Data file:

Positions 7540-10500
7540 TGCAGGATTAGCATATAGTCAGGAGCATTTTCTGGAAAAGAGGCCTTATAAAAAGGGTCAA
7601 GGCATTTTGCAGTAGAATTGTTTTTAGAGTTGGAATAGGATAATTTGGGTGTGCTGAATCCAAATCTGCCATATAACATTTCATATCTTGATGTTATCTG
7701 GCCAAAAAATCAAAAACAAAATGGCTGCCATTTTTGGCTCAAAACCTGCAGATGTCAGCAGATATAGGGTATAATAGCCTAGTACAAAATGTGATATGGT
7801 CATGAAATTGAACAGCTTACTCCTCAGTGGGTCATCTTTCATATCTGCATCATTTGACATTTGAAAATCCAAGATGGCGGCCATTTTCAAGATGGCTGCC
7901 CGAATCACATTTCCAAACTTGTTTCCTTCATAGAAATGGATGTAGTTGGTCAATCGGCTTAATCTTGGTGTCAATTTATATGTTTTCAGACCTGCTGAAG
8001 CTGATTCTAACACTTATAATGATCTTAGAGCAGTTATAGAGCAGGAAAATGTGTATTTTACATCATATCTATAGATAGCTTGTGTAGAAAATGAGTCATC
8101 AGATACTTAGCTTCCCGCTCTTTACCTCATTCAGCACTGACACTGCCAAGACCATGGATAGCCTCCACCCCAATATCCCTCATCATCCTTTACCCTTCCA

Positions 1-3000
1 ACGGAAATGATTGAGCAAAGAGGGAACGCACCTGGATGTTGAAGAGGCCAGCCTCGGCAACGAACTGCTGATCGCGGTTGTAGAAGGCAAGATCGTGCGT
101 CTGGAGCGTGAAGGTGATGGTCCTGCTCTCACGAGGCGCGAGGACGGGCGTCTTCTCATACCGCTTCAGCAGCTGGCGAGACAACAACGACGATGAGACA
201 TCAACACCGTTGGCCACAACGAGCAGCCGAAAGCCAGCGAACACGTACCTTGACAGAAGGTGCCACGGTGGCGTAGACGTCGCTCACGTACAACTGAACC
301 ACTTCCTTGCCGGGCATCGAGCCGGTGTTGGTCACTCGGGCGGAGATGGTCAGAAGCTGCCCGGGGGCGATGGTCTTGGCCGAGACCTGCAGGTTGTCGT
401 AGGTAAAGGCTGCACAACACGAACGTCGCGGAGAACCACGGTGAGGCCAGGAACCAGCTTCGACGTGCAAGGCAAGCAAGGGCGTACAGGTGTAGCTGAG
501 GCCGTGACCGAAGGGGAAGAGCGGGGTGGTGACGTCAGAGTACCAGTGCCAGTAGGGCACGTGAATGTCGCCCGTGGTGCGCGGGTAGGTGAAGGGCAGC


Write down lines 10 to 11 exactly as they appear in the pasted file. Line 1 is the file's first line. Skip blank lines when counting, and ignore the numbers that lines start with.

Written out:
1 ACGGAAATGATTGAGCAAAGAGGGAACGCACCTGGATGTTGAAGAGGCCAGCCTCGGCAACGAACTGCTGATCGCGGTTGTAGAAGGCAAGATCGTGCGT
101 CTGGAGCGTGAAGGTGATGGTCCTGCTCTCACGAGGCGCGAGGACGGGCGTCTTCTCATACCGCTTCAGCAGCTGGCGAGACAACAACGACGATGAGACA